According to a new study, the fuel cell market is starting a steep increase – from sales of about $218 million in 2000 to an estimated $2.4 billion by 2005, an average annual growth rate of almost 62 per cent.

The analysis, from the Business Communications Company, contends that fuel cells are one of the most promising technologies for meeting US energy needs well into this century. Fuel cell plants can be built in a wide range of sizes, from 200 kW units suitable for powering commercial buildings to 100 MW that can add baseload capacity to utilities. Commercialisation of the technology in the US is focused on large-scale areas such as central power and industrial, commercial and residential generators. But, says the report, virtually anywhere electricity is a factor presents opportunities, from power-intensive applications like desalination plant, to emergency back-ups and portable computers.

Fuel cell advocates are bold enough to proclaim the technology as one of the most momentous leaps forward of the era, though most applications are yet to commercially materialise. But developments in materials are making affordable, renewable, non-polluting power a realistic option, and the fuel cell potential seems clearly large.

Fuel cell technology is still limited to a range of materials, methods and manufacturers, the report continues, but with both the technology and the market in nascent states, increased demand and complexities are expected as more applications become financially feasible. Rapid technological innovations, with possibly major market-changing effects particularly in price-per-watt and size, still occur, with commercialisation of most of the fuel cell technologies falling in place;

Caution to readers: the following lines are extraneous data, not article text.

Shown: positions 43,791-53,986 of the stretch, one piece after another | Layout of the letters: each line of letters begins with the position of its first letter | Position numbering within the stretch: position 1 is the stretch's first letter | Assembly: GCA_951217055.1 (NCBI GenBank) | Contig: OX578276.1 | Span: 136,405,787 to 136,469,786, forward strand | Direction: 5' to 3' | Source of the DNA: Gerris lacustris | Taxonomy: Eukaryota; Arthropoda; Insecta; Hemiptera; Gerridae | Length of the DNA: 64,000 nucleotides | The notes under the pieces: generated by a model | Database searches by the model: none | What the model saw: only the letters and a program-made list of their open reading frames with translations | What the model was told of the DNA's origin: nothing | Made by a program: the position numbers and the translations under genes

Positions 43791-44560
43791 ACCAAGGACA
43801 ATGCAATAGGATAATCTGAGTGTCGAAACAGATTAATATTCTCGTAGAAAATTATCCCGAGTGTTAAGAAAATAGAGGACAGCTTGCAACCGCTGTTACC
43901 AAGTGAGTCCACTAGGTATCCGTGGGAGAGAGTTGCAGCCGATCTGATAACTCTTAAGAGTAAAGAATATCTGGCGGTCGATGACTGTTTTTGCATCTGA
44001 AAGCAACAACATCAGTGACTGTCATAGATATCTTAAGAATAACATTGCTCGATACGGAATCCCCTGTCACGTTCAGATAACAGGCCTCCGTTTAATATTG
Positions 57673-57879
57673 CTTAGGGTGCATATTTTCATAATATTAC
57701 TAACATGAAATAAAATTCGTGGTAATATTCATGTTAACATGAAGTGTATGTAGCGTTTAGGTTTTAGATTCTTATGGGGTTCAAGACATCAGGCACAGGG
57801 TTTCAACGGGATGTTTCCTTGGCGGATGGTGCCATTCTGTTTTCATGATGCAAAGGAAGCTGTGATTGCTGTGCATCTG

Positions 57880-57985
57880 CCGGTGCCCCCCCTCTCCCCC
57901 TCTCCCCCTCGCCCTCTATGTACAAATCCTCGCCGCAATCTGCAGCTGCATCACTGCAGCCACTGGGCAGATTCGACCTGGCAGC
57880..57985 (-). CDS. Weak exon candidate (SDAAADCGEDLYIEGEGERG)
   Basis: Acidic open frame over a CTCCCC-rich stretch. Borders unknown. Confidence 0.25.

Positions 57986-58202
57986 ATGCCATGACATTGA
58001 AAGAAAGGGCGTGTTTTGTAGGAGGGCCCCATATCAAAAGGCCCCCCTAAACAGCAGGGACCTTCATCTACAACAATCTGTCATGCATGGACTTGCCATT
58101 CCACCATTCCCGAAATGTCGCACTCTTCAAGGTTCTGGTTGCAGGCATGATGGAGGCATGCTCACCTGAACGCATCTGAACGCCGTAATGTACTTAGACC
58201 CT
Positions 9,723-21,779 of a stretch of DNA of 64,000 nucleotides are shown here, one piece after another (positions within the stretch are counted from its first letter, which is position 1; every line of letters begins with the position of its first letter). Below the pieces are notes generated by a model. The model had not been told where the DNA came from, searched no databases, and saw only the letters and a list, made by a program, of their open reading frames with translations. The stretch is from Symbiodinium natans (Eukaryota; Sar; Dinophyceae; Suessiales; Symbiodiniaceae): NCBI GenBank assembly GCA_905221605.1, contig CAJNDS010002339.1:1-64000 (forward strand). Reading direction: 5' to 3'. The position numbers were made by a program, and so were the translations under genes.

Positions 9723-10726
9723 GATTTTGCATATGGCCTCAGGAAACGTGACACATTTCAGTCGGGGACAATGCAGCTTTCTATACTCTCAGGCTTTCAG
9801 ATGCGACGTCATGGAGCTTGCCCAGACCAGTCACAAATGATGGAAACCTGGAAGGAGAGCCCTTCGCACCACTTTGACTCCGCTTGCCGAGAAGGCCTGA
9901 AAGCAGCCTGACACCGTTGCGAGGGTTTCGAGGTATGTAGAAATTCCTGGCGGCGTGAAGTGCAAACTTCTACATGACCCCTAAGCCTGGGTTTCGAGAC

•Popularity in the vehicle market has seen the proton exchange membrane (PEM) type of cell become the dominant version in the market. Sales of $104 million this year are predicted to be $1.6 billion by 2005.

•Molten carbonate, the fuel cell technology most suitable for large-scale applications, has been limited to fewer demonstration projects, but projected 2000 sales of $25 million increase to $450 million by 2005

•Once the largest selling version, solid oxide fuel cell (SOFC) sales declined sharply in 2000, to $54 million from $166 million in 1999, largely because the majority of 1999 sales were demonstration projects. SOFC configurations are solid state, operating over a wide range of temperatures, and annual sales are expected to pick up and rise at around 38 per cent annually to $260 million over the next five years.

•The most commercially mature fuel cell technology, phosphoric acid, has a lower operating temperature, which doesn’t allow it to convert methane as other technologies do, this limitation will keep the 2000 sales of about $20 million to some $36 million in 2005.

•Alkaline fuel cell technology, first used in the space programme, but severely limited by cost, has had a boost in interest and sales recently with a drop in the price per-kilowatt. Still limited in application, alkaline fuel cell sales of $15 million in 2000 are estimated to grow to about $30 million in 2005, about

15 per cent annually.